The National Survey of Latinos is a nationally representative survey of Hispanic adults conducted annually since 2002 by the Pew Research Center. The NSL explores the attitudes and opinions of the nation’s fast growing Latino population on topics ranging from identity to politics to immigration policy to education to religion and health care, among others.

To download the dataset for NSL surveys, visit our Data and Resources page.

ReportsJuly 22, 2004

The 2004 National Survey Of Latinos: Politics and Civic Participation

Pew Hispanic Center/Kaiser Family Foundation

Fact SheetsJuly 22, 2004

The Hispanic Electorate in 2004

Fact Sheet

Fact SheetsMarch 19, 2004

Assimilation and Language

Fact Sheet

Fact SheetsMarch 19, 2004

Bilingualism

Fact Sheet

Fact SheetsMarch 19, 2004

Generational Differences

Fact Sheet

Fact SheetsMarch 19, 2004

Health Care Experiences

Fact Sheet

Fact SheetsJanuary 26, 2004

Pew Hispanic Center/Kaiser Family Foundation National Survey of Latinos

Summary and Chartpack

ReportsJanuary 26, 2004

Pew Hispanic Center/Kaiser Family Foundation National Survey Of Latinos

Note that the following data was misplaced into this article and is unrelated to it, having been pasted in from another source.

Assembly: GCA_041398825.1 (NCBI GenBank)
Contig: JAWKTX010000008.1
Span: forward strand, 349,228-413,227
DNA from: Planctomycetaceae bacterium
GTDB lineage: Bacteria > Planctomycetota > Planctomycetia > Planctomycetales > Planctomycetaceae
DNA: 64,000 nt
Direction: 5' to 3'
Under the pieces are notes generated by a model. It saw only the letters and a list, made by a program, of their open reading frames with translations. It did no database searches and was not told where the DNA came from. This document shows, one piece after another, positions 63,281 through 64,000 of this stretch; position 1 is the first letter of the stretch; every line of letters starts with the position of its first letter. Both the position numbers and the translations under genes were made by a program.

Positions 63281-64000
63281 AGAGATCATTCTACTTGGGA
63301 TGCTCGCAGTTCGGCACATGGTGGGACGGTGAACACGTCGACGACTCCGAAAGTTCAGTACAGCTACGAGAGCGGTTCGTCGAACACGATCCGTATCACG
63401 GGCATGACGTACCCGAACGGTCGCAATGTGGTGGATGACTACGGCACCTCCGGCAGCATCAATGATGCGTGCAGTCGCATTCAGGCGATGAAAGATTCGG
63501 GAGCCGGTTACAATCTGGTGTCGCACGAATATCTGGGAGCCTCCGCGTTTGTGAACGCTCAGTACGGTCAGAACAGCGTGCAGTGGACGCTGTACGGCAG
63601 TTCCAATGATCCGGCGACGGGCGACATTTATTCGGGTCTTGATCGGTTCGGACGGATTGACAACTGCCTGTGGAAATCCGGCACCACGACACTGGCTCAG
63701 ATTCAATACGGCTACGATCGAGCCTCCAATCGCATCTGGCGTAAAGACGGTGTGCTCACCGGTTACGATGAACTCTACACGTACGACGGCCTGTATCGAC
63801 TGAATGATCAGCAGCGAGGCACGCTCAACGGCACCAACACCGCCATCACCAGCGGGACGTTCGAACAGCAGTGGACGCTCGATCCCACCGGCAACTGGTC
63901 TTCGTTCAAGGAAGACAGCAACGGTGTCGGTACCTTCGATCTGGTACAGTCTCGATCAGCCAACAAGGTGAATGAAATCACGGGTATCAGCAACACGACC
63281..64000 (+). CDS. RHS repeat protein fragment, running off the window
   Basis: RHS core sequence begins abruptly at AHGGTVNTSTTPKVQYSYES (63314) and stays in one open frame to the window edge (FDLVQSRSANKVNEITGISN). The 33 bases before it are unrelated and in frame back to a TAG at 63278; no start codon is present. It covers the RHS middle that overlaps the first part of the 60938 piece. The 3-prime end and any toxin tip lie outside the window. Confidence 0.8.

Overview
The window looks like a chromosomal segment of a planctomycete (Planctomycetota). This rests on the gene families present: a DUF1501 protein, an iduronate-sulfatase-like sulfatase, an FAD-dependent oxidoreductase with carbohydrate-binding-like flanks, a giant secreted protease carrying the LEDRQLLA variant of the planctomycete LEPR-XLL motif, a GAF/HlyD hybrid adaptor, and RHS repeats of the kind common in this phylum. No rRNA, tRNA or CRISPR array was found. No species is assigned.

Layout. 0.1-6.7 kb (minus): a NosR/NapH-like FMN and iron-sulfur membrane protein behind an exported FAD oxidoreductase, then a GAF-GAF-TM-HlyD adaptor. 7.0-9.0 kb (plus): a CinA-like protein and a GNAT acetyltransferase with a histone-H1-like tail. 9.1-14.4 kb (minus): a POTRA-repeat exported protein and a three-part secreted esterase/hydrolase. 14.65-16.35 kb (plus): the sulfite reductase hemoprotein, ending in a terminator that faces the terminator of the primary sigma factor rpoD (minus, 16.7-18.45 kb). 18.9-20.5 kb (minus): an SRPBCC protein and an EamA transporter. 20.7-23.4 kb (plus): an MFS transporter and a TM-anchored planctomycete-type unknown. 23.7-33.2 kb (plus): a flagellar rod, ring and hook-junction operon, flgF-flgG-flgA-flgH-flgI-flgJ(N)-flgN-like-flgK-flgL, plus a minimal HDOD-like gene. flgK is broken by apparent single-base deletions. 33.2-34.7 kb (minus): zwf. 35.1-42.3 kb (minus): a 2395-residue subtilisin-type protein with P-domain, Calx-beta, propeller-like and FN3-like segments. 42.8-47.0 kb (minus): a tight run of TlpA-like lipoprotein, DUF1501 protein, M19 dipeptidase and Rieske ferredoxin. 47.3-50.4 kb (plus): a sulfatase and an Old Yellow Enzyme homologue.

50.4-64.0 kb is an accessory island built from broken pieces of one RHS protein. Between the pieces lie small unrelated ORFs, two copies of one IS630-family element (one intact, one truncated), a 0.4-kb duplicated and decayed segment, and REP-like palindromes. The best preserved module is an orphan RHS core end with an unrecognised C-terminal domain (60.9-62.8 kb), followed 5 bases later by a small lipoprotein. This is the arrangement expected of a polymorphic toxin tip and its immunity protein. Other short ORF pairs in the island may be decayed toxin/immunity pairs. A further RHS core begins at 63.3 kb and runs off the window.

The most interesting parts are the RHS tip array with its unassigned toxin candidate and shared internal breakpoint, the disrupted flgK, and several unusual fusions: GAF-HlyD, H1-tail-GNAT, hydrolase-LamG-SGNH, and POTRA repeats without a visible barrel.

National Survey of Latinos: Education is a new comprehensive survey of Latino attitudes toward education, public schools and a variety of education issues, including the No Child Left Behind Act. This national survey is released against the backdrop of major changes in the nation’s K-12 system as states and school districts apply sweeping new federal requirements. Conducted by the Pew Hispanic Center and the Kaiser Family Foundation, the survey includes substantial comparison samples of whites and African Americans.

ReportsJanuary 7, 2004

Immigration Data Excerpts

In light of President George W. Bush's January 7, 2004 announcement of a new immigration initiative, the Pew Hispanic Center provided information about attitudes towards immigrant and immigration policy, and estimates of the size of the undocumented population in the United States. Sources for the data are the National Survey of Latinos, conducted in 2002 jointly by the Pew Hispanic Center and the Kaiser Family Foundation, and the Center's March 2002 report entitled “How Many Undocumented: The Numbers Behind the U.S.-Mexico Migration Talk.”